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STOP THE CLOCK – Lin-Manuel Miranda and cast talk ‘Tick, Tick…BOOM!’

9 min read
tick, tick.. Boom!

tick, tick.. Boom! - Netflix

Jonathan Larson was the boy wonder of musical theater in the early 1990s. His unprecedentedly flamboyant, life-affirming rock opera RENT played for 12 years on Broadway and is one of the most iconic, recognisable musicals ever. However Larson's story is one that ended in tragedy. In the early hours of the morning, on January 26, 1996, on the day of RENT's first public performance, Larson suddenly died of an aortic dissection, most likely caused by undiagnosed Marfan Syndrome. RENT would go on to change our perception of what musicals could be, but Larson never saw the impact his work had on the world.

This article first appeared in the print edition of Filmhounds Magazine – available to order here

Before RENT, Larson wrote Tick, tick… BOOM!, a musical mirroring his own life and struggles. Originally a one-man show performed by Larson himself, before being produced as a small production with a cast of just 3, Tick, tick…BOOM! has now been brought to screens big and small by modern musical legend Lin-Manuel Miranda in his directorial debut. Miranda is best known for creating one of the biggest musicals of the decade, Hamilton. Tapping into the zeitgeist, the smash hit musical has been performed to sold out crowds across the globe, and its themes of inclusion, diversity, loss and sacrifice continue to resonate with audiences.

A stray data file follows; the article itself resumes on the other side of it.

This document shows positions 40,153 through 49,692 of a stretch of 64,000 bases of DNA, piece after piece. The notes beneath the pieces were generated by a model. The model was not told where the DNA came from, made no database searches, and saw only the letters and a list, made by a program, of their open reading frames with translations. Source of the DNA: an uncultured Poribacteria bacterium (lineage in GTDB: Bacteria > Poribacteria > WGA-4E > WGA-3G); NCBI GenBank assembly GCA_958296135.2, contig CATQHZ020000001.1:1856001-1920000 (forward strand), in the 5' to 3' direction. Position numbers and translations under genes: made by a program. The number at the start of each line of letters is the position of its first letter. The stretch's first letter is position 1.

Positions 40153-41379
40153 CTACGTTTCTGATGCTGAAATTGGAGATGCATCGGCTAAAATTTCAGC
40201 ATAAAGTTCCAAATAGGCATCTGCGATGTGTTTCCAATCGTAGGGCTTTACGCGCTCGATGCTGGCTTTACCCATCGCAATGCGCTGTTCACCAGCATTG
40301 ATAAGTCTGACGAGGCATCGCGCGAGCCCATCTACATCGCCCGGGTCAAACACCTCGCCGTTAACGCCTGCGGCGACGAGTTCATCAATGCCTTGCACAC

“I can tell you that everything that's good in Hamilton was inspired in part because I saw RENT on my 17th birthday”, Miranda muses during one of the bunch of roundtable interviews Filmhounds attends virtually the day after the film's world premiere at AFI Film Festival. “It was the first truly contemporary musical I remember seeing and it was the first musical that made me feel like I could write a musical because it felt as personal as the great works of art in song and movies that I'd seen. And so, it really sent me careening in that direction.”

In other words, we all have Jonathan Larson to thank for Hamilton. Like Miranda, most of the cast of Tick, Tick… BOOM! have fond memories of RENT, the story of a group of friends living in New York and batling things like addiction, depression, capitalism and AIDS.

Robin De Jesús, who plays Jon's best friend Michael in the film, says he had never seen black and brown faces on the cover of a Broadway cast recording, and he was instantly won over. “One Song Glory came on, and there was something about that song that I just surrendered to it” De Jesús says when he is asked of his relationship to RENT during the interview.

tick, tick.. Boom!
tick, tick.. Boom! – Netflix

Alexandra Shipp plays Jon's girlfriend Susan, and her gateway drug to all things RENT was Chris Columbus' feature film RENT (2005), which brought back a lot of the original Broadway cast such as Anthony Rapp and Idina Menzel. “I just remember being like, ‘What is this?' This is not your mama's musical theater, this is something that's different. These are brown people. These are queer people, and they're living and struggling and working class and surviving and loving each other.”

For Vanessa Hudgens, who plays Karissa in Tick, Tick… BOOM!, RENT and Jonathan Larson have been a huge part of her life. “I'm so humbled and so grateful to be a part of his legacy because it's one that I truly admire. He was like a seeker of truth and just fought for and stood by things that he knew were right” says the actress who has performed in RENT twice.

It seems that the entire cast has a personal, close connection to the works of Jonathan Larson. Miranda says he wasn't even aware of how personal Tick, Tick…BOOM! would turn out to be until a friend pointed out that Miranda had recreated his own bedroom from his early 20s as Jon's in the film, a comment which made Miranda burst into tears.